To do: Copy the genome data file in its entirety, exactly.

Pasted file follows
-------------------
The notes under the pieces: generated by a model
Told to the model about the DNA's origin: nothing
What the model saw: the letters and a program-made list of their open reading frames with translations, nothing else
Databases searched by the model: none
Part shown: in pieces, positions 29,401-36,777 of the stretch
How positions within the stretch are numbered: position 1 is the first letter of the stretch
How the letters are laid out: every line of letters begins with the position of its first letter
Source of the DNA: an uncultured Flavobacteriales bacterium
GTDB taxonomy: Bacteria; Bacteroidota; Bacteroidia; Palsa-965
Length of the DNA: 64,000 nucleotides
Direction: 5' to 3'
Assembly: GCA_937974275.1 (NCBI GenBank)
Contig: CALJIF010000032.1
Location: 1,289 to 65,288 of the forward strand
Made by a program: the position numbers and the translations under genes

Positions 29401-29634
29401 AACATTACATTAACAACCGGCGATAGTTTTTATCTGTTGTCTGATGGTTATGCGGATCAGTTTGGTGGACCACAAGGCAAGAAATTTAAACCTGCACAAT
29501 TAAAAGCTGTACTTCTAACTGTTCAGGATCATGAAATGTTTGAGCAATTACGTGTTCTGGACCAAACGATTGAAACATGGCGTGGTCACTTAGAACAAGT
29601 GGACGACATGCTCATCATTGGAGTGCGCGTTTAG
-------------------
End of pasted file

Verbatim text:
The notes under the pieces: generated by a model
Told to the model about the DNA's origin: nothing
What the model saw: the letters and a program-made list of their open reading frames with translations, nothing else
Databases searched by the model: none
Part shown: in pieces, positions 29,401-36,777 of the stretch
How positions within the stretch are numbered: position 1 is the first letter of the stretch
How the letters are laid out: every line of letters begins with the position of its first letter
Source of the DNA: an uncultured Flavobacteriales bacterium
GTDB taxonomy: Bacteria; Bacteroidota; Bacteroidia; Palsa-965
Length of the DNA: 64,000 nucleotides
Direction: 5' to 3'
Assembly: GCA_937974275.1 (NCBI GenBank)
Contig: CALJIF010000032.1
Location: 1,289 to 65,288 of the forward strand
Made by a program: the position numbers and the translations under genes

Positions 29401-29634
29401 AACATTACATTAACAACCGGCGATAGTTTTTATCTGTTGTCTGATGGTTATGCGGATCAGTTTGGTGGACCACAAGGCAAGAAATTTAAACCTGCACAAT
29501 TAAAAGCTGTACTTCTAACTGTTCAGGATCATGAAATGTTTGAGCAATTACGTGTTCTGGACCAAACGATTGAAACATGGCGTGGTCACTTAGAACAAGT
29601 GGACGACATGCTCATCATTGGAGTGCGCGTTTAG